Anyway, I am glad that you enjoyed the film despite its shortcomings. 🙂

      • October 11, 2011 8:09 am

        Turning off bad movies is surprisingly a learned skill. You’d think it would come naturally, but I think we’re trained or something to be polite and listen to the whole thing. What we have to learn is it’s not necessary to cower in the face of our abusers, and also keep in mind that the abuse will not stop until one of us walks away, and it’s not going to be the movie.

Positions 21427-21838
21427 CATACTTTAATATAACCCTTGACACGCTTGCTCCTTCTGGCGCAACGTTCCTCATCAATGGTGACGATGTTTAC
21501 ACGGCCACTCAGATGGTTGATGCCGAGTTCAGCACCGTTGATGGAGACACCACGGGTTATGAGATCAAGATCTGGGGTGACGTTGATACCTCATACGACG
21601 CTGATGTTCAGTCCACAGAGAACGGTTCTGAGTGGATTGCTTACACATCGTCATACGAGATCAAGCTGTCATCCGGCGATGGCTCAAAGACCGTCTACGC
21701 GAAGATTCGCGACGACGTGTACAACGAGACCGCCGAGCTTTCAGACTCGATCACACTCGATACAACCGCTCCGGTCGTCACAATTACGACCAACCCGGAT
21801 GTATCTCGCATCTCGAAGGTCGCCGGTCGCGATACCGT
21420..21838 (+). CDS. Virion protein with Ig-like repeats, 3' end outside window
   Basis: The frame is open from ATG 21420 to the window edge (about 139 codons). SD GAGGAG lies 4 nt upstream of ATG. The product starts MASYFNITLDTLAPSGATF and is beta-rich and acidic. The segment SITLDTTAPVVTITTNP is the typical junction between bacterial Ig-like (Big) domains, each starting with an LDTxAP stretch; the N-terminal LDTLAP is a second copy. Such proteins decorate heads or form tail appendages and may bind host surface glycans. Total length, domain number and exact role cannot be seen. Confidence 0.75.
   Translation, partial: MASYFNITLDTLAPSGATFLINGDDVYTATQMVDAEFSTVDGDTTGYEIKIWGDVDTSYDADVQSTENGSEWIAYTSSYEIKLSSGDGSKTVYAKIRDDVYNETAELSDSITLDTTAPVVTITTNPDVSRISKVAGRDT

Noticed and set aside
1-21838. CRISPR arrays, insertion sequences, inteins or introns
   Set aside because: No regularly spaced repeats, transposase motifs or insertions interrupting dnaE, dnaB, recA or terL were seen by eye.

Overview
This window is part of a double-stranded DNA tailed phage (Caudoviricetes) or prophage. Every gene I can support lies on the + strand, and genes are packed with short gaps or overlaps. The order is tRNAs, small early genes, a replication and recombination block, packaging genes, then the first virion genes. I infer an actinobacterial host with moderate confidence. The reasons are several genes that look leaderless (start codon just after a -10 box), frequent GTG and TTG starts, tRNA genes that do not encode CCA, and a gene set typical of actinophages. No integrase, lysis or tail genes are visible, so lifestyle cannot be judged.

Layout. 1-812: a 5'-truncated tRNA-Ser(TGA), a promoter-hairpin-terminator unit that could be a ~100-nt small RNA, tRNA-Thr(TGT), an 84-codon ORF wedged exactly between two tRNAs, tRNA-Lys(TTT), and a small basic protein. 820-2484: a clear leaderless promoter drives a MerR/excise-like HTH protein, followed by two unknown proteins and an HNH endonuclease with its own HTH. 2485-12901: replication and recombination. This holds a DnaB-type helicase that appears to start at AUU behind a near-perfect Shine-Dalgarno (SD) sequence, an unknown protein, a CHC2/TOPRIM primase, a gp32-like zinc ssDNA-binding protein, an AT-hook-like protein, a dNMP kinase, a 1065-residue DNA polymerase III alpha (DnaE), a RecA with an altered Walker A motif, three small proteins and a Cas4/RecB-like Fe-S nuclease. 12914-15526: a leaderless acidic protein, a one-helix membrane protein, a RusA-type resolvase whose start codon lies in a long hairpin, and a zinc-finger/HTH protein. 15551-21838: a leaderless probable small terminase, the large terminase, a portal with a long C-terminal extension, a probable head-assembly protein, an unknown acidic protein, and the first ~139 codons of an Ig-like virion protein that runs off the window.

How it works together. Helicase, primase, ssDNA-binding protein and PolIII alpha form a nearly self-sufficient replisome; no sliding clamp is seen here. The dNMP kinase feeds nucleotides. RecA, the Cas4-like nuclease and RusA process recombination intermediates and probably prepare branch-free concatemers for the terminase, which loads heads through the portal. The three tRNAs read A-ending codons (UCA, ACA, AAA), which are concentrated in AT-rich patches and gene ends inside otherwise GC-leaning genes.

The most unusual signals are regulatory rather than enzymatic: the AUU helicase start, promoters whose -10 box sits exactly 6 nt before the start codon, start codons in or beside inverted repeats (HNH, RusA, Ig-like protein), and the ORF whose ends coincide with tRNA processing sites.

The scene was just really contrived. If they had gone over and sat in the car outside the house I would have been with that – that’s something someone like that would do. If she had gone alone and broken into the house (without degenerating into cheap hijinks), I could have been with that too. But for all three of them to forget the two (three?) children exist, pile into the car, and then not only trespass on this person’s property, but actually go inside and start poking around? Like I said, this is where Apatow really fell down because you’re absolutely right – it was a manufactured situation to make this guy look like a bad husband while forcing some laughs. What would have happened if he had let the scene stand on the strength of the husband/wife exchange afterwards, where she wants him to take her to the movies but now she doesn’t want to go? I thought that was an important moment: illogical but true and sad and still kind of funny? That could have completely happened if they’d just waited in the car and he happened to come out first, alone, then all these random dudes follow. You shouldn’t have to lobotomize characters to advance the plot.